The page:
Wednesday, May 13, 2009

When Non-Traditional Churches Transition

I ran across an article in the Wall Street Journal that deals with a transition happening at Trinity Church, Greenwich, CT. This is an "emerging church," a church that is not linked to any denomination. It was founded by a couple of musicians, with diverse religious backgrounds. Now the lead pastor is stepping down, and the co-founder, a musician, is getting stretched by other projects. The church, which has drawn in those whose religious needs/expectations are non-traditional, those who are anti-institutional, is in need of new leadership -- but where to find it.
Here's the description of the church from the article:

Trinity's founding in 1999 grew out of a spiritual crisis experienced by
the two founders, friends since childhood. Mr. Cron came from an evangelical
background but says he became increasingly disillusioned with the movement's
alignment with the political right. Mr. Mathes grew up in Greenwich attending
church but stopped in college because "church didn't speak to me," he says. He
played in nightclubs with his band, Rob Mathes and His Boy Elroy. But he says he
realized that his most powerful songs were about a constant wrestling with
"faith and doubt."

To give some context the article places this congregation in the "emergent church movement, and it quotes both Brian McLaren and Tony Jones. These two "emerging church" leaders have been critical of the institutional church -- whether mainline, liberal, evangelical, what have you. They speak of this movement as a quest, as a conversation, as the pursuit of "spiritual entrepreneurs."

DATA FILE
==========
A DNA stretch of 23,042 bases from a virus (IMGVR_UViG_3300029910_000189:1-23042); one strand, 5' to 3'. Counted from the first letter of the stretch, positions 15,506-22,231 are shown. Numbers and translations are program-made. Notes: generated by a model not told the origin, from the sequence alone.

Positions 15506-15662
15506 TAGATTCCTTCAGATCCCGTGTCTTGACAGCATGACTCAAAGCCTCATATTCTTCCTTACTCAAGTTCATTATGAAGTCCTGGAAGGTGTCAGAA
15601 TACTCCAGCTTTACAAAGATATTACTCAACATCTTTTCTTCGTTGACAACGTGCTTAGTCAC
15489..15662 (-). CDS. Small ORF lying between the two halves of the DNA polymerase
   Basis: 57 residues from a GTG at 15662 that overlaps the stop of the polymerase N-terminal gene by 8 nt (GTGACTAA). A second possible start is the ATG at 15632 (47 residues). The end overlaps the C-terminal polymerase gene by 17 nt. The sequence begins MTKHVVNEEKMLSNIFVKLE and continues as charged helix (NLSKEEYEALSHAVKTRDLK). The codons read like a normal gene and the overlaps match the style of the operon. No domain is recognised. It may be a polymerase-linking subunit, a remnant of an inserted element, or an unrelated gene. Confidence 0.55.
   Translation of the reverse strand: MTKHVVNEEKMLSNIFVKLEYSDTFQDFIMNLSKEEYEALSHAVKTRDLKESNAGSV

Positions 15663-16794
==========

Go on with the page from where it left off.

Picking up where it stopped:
Although the article doesn't really focus on this question, it hints at it, and the question is -- how do you make pastoral/generational transitions. It's interesting that this congregation has essentially turned to professional headhunters -- as opposed to "bishops" or regional ministers, etc. A corollary to all of this has to do with accountability -- who holds clergy? Who holds churches accountable? But in this case, the question is: can the church survive the transition?
The institutional church isn't perfect, but there's a reason why churches always end up institutionalizing. Look at the early church -- the church in Corinth is pretty wide open, but by the time you get to the church addressed in the Ephesian letter, and then further on, the pastorals, you're seeing further institutionalization. When you get to the 2nd century, you have a full blown institution, with bishops and more (see the letters of Ignatius of Antioch).
It's inevitable, or you die when the founder dies or leaves!

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